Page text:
Frozen 2 doesn’t have anything on A Journey to the Mother of the Sea. In this icy, magical, and sometimes-scary Greenlandic legend, the Mother of the Sea lives at the bottom of the ocean and rules over all aquatic creatures. She sends animals to the surface for hunters to catch, but withholds them when people misbehave. A shaman with supernatural powers must then plunge to the seafloor and brush her hair to make amends. One year, the Mother of the Sea gets so angry, the sea freezes over, making it impossible for people to hunt. An old woman who used to be a shaman bravely and successfully makes the terrifying journey to the deep, where she smooths the Mother of the Sea’s hair and smooths things over. The Mother of the Sea explains that she was mad because people have been mistreating and polluting the ocean—a relevant issue today. This legend, told with gripping prose and moody illustrations, offers a lesson in perseverance and the importance of caring for the ocean. An Inuktitut version is also available.


cover image for Fish EverywhereFish Everywhere
Text and illustrations by Britta Teckentrup
32 pp. Big Picture Press

Know a future ichthyologist itching for more intel on fish? Fish Everywhere is for them. This colorful compendium takes children ages six to nine underwater to learn about the basics of fish biology, behavior, history, and habitat. It also dives into how fish become parents, the life cycle of salmon, and how humans interact with fish (hint: we eat them, trash their homes, keep them as pets, and study them to learn more about their fascinating lives). There are fun facts about dozens of fish—for example, archerfish can spit and anglerfish have lights on their heads—and Where’s Waldo?-type activities on a few pages. The illustrations and cover art from best-selling illustrator Britta Teckentrup are so eye-catching, you might want a copy for your coffee table.


cover image for Scallywag on the Salish SeaScallywag on the Salish Sea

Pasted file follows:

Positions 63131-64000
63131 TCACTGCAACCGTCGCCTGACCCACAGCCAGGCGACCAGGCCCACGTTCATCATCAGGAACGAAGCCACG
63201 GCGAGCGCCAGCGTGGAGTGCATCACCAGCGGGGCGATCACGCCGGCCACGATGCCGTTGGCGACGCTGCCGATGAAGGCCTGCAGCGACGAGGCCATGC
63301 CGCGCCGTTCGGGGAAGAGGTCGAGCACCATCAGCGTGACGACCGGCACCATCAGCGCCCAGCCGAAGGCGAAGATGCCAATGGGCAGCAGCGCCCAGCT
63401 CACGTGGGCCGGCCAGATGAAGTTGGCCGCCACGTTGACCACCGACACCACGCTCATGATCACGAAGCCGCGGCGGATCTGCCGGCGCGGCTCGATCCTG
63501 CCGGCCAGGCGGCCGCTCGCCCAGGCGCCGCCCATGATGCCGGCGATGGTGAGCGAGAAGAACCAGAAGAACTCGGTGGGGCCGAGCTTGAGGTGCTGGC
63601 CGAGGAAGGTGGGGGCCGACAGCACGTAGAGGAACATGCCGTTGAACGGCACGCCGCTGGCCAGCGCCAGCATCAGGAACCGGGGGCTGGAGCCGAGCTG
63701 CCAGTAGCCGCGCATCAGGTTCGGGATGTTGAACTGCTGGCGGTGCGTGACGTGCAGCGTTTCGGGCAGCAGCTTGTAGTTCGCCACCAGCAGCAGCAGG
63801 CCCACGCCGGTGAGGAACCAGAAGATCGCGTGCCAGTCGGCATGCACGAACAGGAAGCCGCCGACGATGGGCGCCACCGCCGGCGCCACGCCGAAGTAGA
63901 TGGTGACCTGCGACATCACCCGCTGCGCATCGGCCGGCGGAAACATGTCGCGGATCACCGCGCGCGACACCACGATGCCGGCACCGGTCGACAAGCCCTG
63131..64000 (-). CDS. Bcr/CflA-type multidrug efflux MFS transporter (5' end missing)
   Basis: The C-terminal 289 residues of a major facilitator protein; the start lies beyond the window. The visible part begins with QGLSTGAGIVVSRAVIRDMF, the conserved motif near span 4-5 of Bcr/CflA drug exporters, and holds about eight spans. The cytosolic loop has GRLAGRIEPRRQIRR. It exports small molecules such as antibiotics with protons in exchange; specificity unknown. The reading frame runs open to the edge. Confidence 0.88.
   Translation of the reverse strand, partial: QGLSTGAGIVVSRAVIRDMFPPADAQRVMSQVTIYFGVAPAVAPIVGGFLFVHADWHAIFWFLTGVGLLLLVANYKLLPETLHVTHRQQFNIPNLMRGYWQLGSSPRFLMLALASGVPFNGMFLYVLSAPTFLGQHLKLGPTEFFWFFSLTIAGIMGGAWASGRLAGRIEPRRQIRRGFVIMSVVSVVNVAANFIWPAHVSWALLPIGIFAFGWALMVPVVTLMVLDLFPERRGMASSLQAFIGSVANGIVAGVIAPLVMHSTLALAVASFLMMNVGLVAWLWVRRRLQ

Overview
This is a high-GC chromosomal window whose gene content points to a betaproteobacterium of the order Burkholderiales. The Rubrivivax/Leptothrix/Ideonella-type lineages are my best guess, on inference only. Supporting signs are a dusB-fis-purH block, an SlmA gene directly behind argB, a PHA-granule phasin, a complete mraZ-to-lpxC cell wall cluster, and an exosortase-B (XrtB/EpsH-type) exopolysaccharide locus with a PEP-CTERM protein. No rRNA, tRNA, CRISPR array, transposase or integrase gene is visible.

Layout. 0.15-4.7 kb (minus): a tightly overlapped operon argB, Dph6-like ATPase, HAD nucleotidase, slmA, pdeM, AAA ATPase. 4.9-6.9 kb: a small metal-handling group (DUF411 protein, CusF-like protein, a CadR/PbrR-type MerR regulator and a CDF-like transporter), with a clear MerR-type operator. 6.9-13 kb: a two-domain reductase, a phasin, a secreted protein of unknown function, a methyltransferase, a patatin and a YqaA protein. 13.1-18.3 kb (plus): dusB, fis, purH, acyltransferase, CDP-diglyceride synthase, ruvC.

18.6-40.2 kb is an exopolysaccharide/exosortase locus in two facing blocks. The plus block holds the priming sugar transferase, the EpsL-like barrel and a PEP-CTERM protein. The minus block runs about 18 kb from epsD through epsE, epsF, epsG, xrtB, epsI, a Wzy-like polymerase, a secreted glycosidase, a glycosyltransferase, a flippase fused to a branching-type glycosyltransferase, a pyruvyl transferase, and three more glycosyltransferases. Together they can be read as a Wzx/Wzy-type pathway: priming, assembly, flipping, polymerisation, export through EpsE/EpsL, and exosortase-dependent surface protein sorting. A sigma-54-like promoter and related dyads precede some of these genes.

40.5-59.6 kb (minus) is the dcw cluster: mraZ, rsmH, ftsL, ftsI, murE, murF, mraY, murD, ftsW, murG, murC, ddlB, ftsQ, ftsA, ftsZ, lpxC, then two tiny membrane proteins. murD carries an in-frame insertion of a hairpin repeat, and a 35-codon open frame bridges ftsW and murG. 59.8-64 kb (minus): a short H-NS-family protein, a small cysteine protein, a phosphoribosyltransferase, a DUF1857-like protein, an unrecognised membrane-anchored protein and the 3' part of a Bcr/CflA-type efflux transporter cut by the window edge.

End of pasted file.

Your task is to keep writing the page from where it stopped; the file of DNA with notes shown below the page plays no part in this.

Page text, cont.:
Text by Sara Cassidy
Illustrations by Mike Deas
80 pp. Heritage House

Scallywag on the Salish Sea is the perfect stocking stuffer for the pirate fan. This chapter book tells the tale of a nameless orphan boy who ends up on a pirate ship where he’s put to work gutting fish in the galley. The boy dreams of freedom, family, and a name to call his own, but he appears stuck with the quirky crew of pirates—until he discovers gems in an unexpected place. In exchange for his freedom, the boy leads the captain (and, inadvertently, a competing pirate posse) to the treasure, picking up some clues about his existence in the process. Lively dialogue and action-packed illustrations make this sweet and salty story a page-turner for adults and kids alike.


cover image for Shadow IslandShadow Island: Sueño Bay Adventures
Text by Mike Deas and Nancy Deas
Illustrations by Mike Deas
192 pp. Orca Book Publishers

Graphic novels are hot these days and Shadow Island: Sueño Bay Adventures was a hit in my household. I soon realized why my six- and eight-year-old didn’t want to turn out the lights at bedtime. This story has it all: a mystery set on misty islands, a crew of kids determined to crack the case, cute and cuddly supernatural creatures, and a surprising plot twist that reminds savvy sleuths to second-guess everything. Told through vivid illustrations and animated dialogue, this adventure follows an orphan named Ollie whose been shuffled between homes before ending up in Sueño Bay, Robertson Island, Home of the Supernatural, population 54. He’s desperate to get off the island until he finds himself in a race to save the imperiled Moon Creatures. At the end of the heart-pumping mission, Ollie decides to give Sueño Bay another chance—and readers can look forward to the next book in the series.


cover image for Orcas EverywhereOrcas Everywhere: The Mystery and History of Killer Whales
Text by Mark Leiren-Young
160 pp. Orca Book Publishers

If you know a young person who has experienced that magical moment of spotting a whale in the wild—and hasn’t stopped talking about it—Orcas Everywhere: The Mystery and History of Killer Whales is the book for them. With killer whale activist, writer, filmmaker, and comedian Mark Leiren-Young as their guide, kids will travel to the “orcaverse” and learn about the intelligent apex predators. Leiren-Young’s passion and knowledge make for an entertaining and enlightening narrative packed with historical and personal anecdotes. Photos from the past and present give young readers a front-row seat in the “splash zone,” and fun facts billed as “Orca Bites” offer many aha moments. Through 18 chapters sure to keep noses buried over the holidays, kids learn about the biology and behavior of killer whales, meet “celebrity orcas,” and get some tips on what they can do to help save the whales. Inspiring quotes from young activists conclude the book. As Robbie Bond says, “You are never too young to take action for the environment.”